There was no public bidding at all for what company would be APO-PU’s partner, and the creation of the JV was practically kept secret — until now. The JV and APO-PU’s partner were not reported in its published annual reports nor in its website which portrayed its high-security printing plant that was operated by the JV as entirely an operation of the APO-PU. UGEC in its website does not even mention what has been its biggest moneymaker, the printing of the e-passports.
The JV is a total farce, intended to skirt government regulations that the passports must be printed directly only by three state firms (other than APO-PU, the National Printing Office, and the Bangko Sentral ng Pilipinas).
Joint venture disguise
The Commision on Audit (COA) in 2016 even pointed out that the JV’s printing of the passports violated the Government Procurement Policy Board’s Resolution 26-2015, which categorically “required the APO-PU to directly print the electronic passports.” It demanded that the JV contract be amended. The APO-PU ignored the COA.
The JV is hardly a joint venture in that APO-PU’s share in the enterprise’s capital was just 10 percent, made in kind as the valuation of its leasehold rights to the property where the JV housed its printing plant. The COA, however, even pointed out that this was anomalous as this represents only 10 percent of the value of APO-PU’s lease over the 10-year period of the contract.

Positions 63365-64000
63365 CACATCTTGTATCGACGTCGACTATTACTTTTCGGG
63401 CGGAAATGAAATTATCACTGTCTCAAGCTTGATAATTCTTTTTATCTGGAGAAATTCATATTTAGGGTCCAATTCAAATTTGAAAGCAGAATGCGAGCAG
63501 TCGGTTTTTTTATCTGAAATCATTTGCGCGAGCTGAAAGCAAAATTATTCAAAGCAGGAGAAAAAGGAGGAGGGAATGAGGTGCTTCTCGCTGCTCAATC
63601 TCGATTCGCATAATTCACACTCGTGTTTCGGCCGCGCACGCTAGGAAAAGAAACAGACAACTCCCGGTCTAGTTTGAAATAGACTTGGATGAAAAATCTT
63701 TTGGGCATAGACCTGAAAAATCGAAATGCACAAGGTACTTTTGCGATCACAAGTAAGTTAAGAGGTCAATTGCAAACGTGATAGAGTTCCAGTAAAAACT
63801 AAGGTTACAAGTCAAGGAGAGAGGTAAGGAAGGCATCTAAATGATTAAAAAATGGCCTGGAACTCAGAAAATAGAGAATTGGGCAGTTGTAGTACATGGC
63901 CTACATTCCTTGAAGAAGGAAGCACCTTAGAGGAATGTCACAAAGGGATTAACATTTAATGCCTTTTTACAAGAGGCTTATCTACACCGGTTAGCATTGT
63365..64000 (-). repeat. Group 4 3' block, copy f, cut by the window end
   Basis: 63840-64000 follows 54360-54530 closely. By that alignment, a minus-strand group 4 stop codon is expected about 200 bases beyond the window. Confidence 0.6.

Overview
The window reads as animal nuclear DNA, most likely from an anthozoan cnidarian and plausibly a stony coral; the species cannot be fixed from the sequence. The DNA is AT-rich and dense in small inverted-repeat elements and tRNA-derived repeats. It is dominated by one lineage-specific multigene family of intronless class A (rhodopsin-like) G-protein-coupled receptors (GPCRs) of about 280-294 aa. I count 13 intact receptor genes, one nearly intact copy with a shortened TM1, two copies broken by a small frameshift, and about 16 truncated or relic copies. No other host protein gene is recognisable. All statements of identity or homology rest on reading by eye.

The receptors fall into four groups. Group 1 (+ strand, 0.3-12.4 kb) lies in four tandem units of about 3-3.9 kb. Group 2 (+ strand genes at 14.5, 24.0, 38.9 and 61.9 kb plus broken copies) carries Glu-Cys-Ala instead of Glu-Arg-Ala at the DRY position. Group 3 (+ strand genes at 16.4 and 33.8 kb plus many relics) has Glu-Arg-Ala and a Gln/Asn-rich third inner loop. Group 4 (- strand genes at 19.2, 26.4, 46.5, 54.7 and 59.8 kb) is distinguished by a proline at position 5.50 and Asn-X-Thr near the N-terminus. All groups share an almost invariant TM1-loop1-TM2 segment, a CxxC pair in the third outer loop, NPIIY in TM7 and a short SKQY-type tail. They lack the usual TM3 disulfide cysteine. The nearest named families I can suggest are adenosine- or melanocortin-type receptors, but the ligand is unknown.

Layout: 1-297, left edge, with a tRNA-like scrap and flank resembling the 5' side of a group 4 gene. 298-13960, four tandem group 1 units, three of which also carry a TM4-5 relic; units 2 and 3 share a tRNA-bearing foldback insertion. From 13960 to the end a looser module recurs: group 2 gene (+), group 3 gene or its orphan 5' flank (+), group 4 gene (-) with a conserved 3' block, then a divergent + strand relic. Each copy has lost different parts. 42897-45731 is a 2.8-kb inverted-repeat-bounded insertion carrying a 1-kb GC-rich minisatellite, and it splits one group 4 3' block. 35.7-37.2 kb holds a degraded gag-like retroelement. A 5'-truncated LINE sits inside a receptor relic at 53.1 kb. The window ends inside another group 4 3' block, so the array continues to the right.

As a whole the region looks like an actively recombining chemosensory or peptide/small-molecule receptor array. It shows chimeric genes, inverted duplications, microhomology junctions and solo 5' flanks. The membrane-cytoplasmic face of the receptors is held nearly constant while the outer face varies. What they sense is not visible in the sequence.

The distribution of the JV’s profits tears apart the disguise that is it is a joint venture. Under the JV’s 10-year contract, UGEC would receive 90 percent of annual profits if these are below P600 million; 80 percent, if these amount to P600 million to below P900 million; and 70 percent if P900 million and more. The JV’s profits amounted to P82 million in 2015, P223 million in 2016, and P468 million in 2017.
The COA pointed to the huge anomaly in such profit distribution: “APO’s contribution in the form of a captured market was not considered especially as it was one of the three state printing enterprises allowed to produce the passports.” In short, why would UGEC get 70 to 90 percent of the JV’s profits if without APO-PU, it could not supply the captured market the COA estimated to be worth P38 billion?
The profit distribution meant super-profits — a feature of any monopoly — for UGEC. According to the COA, in 2015 (when the JV printed only BIR and DTI forms), and then 2016 and 2017 (when it printed the passports), UGEC had revenues from the deal totaling P543 million — more than double its P193 million investment.
But, UGEC’s revenues didn’t come only from its huge shares of the JV’s profits. The COA discovered that the JV was leasing from UGEC for P670 million per year the machines it was using. Including those lease revenues, UGEC’s profits totaled P1.4 billion for 2016 and 2017.